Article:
In brief: At least 100 Hindu pilgrims killed in night-time stampede after car crash
Published 16/01/2011 | 05:00
A stampede sparked by a night-time road accident in dense forest has killed more than 100 Hindu pilgrims in the southern Indian state of Kerala, police and officials said yesterday.
The state's deputy general of police said that 102 people were killed last Friday night.
Hundreds of thousands had gathered at the hilltop shrine of Sabarimala last Friday evening. A bus carrying pilgrims back to the neighbouring state of Karnataka collided with a jeep and went out of control, crushing people who were walking nearby, Kerala temple affairs minister Ramachandran Kadannappally said. Panicked pilgrims rushed forward, triggering a stampede.
Seven people injured in hospital attack
A man was arrested after an attack yesterday at a British hospital that left two staff members and five patients injured. The two female employees received minor injuries as they restrained the 22-year-old man who was being treated at Newham General Hospital in Plaistow, east London. He is thought to have mental health problems.
One of the victims, a woman in her 60s, suffered serious head injuries in the attack but is now in a stable condition, the Metropolitan Police said.
Emergency aid fast-tracked in Brazil
The Brazilian government has begun to fast-track emergency funds to areas of Rio de Janeiro devastated by mudslides and floods as the death toll climbed to 548 by the early hours of yesterday.
President Dilma Rousseff has released e43m to help the areas affected, of which half should be available to state and local authorities by tomorrow.
The money comes from a e350m fund announced by President Rousseff last week and the initial sum will be used for priorities such as buying medicines and foodstuffs.
The announcements of new funds came amid fears that further steady rainfall could cause new landslides.
US eases travel restrictions to Cuba
US President Barack Obama plans to loosen Cuban travel policy to allow students and church groups to go to the communist country, the administration has announced.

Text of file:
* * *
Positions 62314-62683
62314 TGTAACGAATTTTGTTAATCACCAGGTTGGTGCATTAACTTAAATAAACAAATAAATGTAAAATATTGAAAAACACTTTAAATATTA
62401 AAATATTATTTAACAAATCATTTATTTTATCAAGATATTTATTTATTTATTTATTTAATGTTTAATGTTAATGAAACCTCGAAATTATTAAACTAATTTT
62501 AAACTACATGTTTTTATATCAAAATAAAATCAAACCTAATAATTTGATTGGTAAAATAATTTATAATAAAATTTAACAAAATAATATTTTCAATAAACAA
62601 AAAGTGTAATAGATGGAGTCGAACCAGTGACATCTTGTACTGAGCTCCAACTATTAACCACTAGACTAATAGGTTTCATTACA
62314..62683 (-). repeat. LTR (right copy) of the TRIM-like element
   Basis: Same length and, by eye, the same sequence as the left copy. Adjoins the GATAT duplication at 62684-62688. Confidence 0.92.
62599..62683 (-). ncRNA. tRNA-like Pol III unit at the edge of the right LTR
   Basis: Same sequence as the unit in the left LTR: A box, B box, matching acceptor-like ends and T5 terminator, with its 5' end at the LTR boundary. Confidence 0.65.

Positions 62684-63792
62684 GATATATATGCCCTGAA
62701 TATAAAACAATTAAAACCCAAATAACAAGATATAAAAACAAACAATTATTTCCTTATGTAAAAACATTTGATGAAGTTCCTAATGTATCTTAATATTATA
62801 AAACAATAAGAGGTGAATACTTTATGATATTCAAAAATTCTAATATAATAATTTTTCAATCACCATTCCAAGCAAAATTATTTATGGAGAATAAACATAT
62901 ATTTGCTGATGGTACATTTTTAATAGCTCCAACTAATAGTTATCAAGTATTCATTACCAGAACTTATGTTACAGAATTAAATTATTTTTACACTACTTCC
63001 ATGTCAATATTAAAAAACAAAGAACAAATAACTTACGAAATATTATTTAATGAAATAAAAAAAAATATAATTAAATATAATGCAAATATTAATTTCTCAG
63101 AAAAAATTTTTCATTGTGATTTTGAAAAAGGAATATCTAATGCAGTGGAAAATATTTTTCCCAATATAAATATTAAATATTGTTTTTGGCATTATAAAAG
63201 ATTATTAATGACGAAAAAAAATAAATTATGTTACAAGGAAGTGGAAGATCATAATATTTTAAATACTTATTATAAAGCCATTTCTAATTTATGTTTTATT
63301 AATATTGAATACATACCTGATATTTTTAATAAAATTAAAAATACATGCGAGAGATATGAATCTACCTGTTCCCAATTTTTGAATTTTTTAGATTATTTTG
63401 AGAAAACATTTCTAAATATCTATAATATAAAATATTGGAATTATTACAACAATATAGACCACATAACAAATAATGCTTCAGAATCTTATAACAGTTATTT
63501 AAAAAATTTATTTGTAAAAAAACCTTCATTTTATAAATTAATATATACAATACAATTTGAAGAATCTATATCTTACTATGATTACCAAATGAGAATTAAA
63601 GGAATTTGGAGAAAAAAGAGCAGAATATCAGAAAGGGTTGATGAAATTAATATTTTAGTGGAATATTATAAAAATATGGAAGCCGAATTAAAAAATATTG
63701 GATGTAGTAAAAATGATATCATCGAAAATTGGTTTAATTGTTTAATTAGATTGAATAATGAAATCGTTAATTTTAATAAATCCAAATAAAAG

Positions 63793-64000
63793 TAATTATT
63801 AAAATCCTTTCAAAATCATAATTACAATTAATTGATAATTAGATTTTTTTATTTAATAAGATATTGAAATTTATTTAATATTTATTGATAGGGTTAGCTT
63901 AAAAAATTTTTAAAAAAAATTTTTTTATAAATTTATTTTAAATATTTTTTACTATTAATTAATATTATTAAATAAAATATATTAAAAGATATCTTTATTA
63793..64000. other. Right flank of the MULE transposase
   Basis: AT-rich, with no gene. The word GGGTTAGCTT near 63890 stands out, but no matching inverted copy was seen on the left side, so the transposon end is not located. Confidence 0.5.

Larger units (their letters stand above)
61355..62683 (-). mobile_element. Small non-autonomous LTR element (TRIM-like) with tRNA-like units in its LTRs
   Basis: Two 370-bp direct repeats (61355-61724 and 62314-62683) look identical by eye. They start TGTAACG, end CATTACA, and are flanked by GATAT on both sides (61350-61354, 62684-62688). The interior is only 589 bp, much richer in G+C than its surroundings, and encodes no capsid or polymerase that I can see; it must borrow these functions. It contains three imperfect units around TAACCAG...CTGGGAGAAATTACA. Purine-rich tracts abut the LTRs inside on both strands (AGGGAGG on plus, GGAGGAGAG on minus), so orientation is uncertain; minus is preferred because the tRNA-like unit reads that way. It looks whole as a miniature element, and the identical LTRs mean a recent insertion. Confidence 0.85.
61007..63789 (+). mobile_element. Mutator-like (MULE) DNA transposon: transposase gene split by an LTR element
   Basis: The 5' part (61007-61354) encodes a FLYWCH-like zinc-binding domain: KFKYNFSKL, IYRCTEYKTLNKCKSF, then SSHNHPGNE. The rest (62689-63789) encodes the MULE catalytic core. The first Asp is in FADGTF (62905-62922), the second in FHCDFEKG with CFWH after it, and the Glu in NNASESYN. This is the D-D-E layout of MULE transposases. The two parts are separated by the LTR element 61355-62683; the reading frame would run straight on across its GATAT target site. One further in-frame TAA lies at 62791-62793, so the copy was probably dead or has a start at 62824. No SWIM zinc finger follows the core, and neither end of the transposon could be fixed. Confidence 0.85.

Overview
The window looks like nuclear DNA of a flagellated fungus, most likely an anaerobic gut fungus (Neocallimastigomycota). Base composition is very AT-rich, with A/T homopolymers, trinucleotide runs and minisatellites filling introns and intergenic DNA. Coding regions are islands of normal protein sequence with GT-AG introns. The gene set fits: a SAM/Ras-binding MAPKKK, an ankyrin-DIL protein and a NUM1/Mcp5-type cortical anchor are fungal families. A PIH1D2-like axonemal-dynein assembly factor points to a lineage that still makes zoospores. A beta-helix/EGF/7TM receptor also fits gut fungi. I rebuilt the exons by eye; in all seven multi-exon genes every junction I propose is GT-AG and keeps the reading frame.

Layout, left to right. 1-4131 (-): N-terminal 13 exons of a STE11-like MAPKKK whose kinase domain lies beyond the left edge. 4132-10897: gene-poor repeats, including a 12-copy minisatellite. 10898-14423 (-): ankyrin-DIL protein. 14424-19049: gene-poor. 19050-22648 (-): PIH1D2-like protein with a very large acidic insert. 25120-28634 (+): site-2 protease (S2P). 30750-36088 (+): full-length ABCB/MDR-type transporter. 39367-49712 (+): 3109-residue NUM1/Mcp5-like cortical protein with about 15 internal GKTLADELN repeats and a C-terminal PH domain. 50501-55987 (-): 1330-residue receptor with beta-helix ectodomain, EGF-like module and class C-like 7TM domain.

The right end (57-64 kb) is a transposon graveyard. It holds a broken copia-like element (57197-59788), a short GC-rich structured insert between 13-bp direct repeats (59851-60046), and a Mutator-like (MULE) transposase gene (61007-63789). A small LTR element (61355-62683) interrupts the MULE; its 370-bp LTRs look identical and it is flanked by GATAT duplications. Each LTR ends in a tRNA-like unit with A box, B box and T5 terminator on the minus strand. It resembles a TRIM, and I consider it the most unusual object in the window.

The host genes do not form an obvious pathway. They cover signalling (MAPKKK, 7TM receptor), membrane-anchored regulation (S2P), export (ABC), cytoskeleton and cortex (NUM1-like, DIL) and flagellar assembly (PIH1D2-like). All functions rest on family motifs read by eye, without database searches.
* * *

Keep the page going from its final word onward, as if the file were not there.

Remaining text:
Students seeking academic credit and churches travelling for religious purposes will be able to go to Cuba.
The plan will also let any American send as much as $500 (€375) every three months to Cuban citizens who are not part of the Castro administration and are not members of the Communist Party.
Reagan 'had Alzheimer's as president'
Ronald Reagan's son suggests in a new book that his father suffered from the beginning stages of Alzheimer's disease while he was still in the White House.
The revelations come in Ron Reagan's book My Father at 100: A Memoir. Reagan's son writes that he believes his father would have left office before his second term ended in 1989 had the disease been diagnosed then.
Ronald Reagan was diagnosed with Alzheimer's in 1994, five years after leaving office. The popular Republican president died in 2004 at age 93 from complications of the disease.
Voting ends in southern Sudan poll
Southern Sudan's week-long referendum on independence entered its final day yesterday, as a top official of President Umar al-Bashir's ruling party said he expected the oil-rich region to secede and form Africa's newest nation.
More than 2,600 voting centres were scheduled to close yesterday. Officials from the commission that organised the referendum said turnout had passed the 60 per cent threshold needed for a valid result.
Gabor recovering from life-saving op
Doctors are keeping a close watch on Zsa Zsa Gabor who was resting comfortably as she recovered from surgery to amputate her right leg -- an operation that doctors said was necessary to save her life, according to her publicist. "The surgery went well, however, she is in frail health so we will continue to monitor her closely," said Dr David Rigberg, of Ronald Reagan UCLA Medical Centre.
Three Anglican bishops join Rome
Three former Anglican bishops have been ordained as Catholic priests under the terms of a new Vatican system. The three have become the first to take advantage of a programme announced by the Vatican in 2009 to accommodate Anglicans unhappy about the direction their church is taking.
The three men ordained at a crowded Westminster Cathedral ceremony yesterday morning are former bishops Keith Newton, Andrew Burnham and John Broadhurst.